The formal establishment of the two additional chapters, as an outcome of the ATF2018, is a reflection of the importance of the issues in driving transformation across the Africa continent. It will bring the functioning PACT chapters to five, including extractives, resource mobilisation and management and light manufacturing.
According to Dr. Kingsley Y. Amoako, Founder and President of Africa Centre for Economic Transformation (ACET), who spoke at the opening of the Forum in Accra on Wednesday, the PACT was conceived and established at the first ATF in Kigali Rwanda, from the concept that African countries could accomplish more by working together than by working apart.He said the PACT agriculture chapter, will use the 2017 African Transformation Report, produced by ACET, which focused exclusively on agriculture and how to leverage it to transform as the starting point.
He explained that the analytical work on the chapter had been done and the ATF2018 was for countries to share experiences and agree on how each country could move forward.
Speaking to the GNA, he said while investments in agriculture remained low in Ghana and other countries, agriculture remained the most dominant sector in many African countries, contributing the most to GDP, as well as in terms of employment.
“It is still an important sector, and there are still a lot of challenges, and modernising agriculture is particularly important,” he said.
He explained that averagely, Africa had an ageing workforce in agriculture age with most farmers being about 60 years, thus the challenge was to ensure that agriculture became attractive for young people.
To do this, there was the need for input supply, mechanisation, as well as expansion in sizes of farmland to allow the young people to make a decent living in agriculture.
On the Skills Development and Youth Training chapter, Dr Amoako said the employment challenge facing Africa was huge, with most youth unemployed, while the youth population continued to bulge, with Africa predicted to have the largest youth population in the world by 2050.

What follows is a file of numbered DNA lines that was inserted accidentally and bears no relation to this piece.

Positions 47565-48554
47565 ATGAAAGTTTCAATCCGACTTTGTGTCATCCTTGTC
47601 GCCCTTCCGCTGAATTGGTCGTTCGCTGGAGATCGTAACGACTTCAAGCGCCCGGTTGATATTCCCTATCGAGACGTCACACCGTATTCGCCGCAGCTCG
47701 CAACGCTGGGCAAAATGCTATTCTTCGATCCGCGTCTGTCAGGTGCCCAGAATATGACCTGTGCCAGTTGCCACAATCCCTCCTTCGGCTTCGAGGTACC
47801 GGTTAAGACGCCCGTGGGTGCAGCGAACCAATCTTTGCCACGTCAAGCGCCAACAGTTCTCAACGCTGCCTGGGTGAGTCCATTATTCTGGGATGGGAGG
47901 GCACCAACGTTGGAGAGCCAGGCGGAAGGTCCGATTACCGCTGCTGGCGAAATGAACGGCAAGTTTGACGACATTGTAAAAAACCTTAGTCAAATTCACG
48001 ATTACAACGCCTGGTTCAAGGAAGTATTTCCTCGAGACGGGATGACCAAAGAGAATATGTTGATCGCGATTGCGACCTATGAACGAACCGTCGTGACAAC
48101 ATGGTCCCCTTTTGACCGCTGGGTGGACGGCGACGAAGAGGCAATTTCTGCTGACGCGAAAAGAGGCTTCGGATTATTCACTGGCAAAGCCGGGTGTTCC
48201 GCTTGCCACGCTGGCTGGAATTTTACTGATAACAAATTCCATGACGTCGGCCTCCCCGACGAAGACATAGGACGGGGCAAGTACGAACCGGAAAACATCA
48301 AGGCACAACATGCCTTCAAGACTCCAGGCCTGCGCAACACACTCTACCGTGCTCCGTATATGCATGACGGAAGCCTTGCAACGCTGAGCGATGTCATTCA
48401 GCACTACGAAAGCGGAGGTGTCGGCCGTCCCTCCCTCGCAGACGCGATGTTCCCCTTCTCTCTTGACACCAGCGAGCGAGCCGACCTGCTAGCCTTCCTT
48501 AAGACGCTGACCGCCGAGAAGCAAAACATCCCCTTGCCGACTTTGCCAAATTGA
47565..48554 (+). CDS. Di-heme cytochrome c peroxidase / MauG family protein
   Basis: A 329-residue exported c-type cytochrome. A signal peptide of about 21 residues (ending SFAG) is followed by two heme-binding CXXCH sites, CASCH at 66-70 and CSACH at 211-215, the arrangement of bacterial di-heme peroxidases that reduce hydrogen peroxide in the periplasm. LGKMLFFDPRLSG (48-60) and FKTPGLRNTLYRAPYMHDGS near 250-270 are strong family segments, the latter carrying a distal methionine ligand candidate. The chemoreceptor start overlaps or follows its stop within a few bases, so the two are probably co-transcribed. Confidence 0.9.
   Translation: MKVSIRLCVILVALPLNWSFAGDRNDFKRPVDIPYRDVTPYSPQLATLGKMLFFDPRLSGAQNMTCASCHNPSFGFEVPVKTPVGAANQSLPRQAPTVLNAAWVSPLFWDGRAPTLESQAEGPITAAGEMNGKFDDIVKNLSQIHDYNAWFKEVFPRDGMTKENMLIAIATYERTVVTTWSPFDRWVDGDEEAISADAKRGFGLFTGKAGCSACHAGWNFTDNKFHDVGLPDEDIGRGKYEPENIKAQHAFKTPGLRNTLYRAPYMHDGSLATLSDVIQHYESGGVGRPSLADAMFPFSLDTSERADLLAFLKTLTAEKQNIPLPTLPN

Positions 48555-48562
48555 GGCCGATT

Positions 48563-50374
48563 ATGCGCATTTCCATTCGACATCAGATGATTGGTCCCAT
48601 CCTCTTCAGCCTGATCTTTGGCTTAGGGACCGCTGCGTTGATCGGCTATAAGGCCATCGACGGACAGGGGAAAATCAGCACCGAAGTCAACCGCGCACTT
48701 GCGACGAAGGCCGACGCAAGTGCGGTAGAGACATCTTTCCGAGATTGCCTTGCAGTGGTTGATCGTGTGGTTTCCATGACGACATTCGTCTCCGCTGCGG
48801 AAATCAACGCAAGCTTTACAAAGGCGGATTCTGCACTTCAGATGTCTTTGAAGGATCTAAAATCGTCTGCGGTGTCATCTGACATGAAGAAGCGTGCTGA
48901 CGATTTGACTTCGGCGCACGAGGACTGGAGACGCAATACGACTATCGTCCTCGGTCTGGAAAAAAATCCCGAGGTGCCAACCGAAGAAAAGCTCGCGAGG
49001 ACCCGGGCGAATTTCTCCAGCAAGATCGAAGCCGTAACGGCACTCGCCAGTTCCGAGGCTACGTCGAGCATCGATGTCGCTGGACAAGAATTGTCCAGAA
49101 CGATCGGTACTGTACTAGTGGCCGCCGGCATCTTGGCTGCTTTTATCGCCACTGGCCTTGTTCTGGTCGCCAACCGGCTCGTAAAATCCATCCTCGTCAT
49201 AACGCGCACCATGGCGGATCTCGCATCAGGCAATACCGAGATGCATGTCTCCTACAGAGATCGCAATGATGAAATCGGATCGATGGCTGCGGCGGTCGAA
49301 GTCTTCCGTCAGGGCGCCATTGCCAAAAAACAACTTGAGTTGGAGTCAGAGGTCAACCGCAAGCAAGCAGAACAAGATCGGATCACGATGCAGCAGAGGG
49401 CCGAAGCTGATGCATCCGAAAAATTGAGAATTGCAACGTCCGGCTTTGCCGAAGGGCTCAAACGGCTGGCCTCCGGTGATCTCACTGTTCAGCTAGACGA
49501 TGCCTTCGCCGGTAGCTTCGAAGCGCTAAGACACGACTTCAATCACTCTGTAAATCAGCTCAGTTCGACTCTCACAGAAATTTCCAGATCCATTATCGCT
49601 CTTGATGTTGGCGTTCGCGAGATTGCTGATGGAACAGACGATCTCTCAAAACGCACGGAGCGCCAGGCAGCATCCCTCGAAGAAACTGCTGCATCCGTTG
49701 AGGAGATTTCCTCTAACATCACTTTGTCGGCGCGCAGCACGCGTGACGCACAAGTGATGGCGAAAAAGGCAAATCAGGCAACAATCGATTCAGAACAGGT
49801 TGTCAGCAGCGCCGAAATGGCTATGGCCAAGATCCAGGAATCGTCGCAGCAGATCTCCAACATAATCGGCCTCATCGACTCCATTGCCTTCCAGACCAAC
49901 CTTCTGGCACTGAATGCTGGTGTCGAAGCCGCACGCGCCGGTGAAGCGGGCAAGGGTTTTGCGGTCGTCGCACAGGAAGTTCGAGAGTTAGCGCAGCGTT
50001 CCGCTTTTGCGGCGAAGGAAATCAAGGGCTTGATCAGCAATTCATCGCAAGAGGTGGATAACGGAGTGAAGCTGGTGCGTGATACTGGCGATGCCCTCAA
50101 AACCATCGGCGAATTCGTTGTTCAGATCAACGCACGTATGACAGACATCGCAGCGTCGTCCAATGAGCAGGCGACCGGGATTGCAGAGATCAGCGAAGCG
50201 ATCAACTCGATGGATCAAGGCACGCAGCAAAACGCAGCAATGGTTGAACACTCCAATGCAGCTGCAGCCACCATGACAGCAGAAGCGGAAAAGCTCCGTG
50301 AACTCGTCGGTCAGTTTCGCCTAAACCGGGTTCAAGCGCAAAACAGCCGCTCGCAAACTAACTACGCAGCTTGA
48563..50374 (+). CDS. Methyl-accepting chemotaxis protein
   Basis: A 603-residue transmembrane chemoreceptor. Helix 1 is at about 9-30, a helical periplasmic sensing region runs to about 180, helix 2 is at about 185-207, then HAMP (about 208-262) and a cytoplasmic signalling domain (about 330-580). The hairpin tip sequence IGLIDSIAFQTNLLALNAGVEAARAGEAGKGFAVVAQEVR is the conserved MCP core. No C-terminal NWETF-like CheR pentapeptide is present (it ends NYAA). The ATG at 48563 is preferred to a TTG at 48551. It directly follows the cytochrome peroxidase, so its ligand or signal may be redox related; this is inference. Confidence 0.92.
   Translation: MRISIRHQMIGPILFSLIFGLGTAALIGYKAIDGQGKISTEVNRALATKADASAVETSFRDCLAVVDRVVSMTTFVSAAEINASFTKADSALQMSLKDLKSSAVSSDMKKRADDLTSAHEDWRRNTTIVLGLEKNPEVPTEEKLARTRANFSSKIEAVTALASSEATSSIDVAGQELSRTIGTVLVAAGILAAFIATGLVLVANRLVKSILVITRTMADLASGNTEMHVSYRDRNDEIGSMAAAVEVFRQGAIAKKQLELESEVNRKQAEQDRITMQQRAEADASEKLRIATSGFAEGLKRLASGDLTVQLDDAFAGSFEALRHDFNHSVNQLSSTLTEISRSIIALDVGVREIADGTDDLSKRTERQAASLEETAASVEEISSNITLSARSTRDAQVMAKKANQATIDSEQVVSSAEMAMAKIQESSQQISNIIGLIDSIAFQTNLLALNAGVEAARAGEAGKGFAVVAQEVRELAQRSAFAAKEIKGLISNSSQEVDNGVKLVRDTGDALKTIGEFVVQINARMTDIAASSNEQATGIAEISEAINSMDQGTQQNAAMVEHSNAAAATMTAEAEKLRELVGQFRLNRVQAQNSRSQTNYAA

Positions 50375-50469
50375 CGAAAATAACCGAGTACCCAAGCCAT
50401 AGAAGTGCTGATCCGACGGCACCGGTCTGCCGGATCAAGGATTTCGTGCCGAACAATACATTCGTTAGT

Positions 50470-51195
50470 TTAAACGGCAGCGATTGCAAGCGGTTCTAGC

“At the same time, the nature of work is also changing; there’s robotics, there’s mechanisation, there’s artificial intelligence…so the education system is important.
“We need to ensure that more students get science, technical, engineering and mathematics education. We need to ensure they have the right skills for what employers want,” he stated.
He also stressed the need for Technical, Vocational Education and Training to be an integral part of Africa’s education system.
He noted that ACET and the government of Ghana had held a forum a few months ago to bring stakeholders together to identify clear and deliverable policy recommendations and intended to have similar events in other countries.
He said the next phase of the chapter would be underpinned by research and analysis on education, skills and the future of work in Africa conducted by ACET on behalf of the Mastercard Foundation and other institutions.
“ACET realises that its work cannot be done alone, nor should it,” and commended ACET’s partner institutions and partners for their collaboration in pushing progress with the PACT.
The two-day ATF2018, on the theme “Dialogue for Action”, co-hosted by the African Centre for Economic Transformation (ACET) and the Government of Ghana provides an opportunity for the private sector, policymakers and development to engage each other on how best to advance the economic transformation of Africa, particularly in those areas highlighted by the Pan-Africa Coalition for Transformation (PACT).
The PACT is a peer-peer learning platform organised in chapters around key issues that drive economic transformation which was formed at the first African Transformation Forum held in Kigali Rwanda. PACT chapters to be covered at the ATF2018 are: Resource Mobilisation and Management, Agriculture, Skills Development and Youth Training, Extractives and Light Manufacturing.
Source: Business Ghana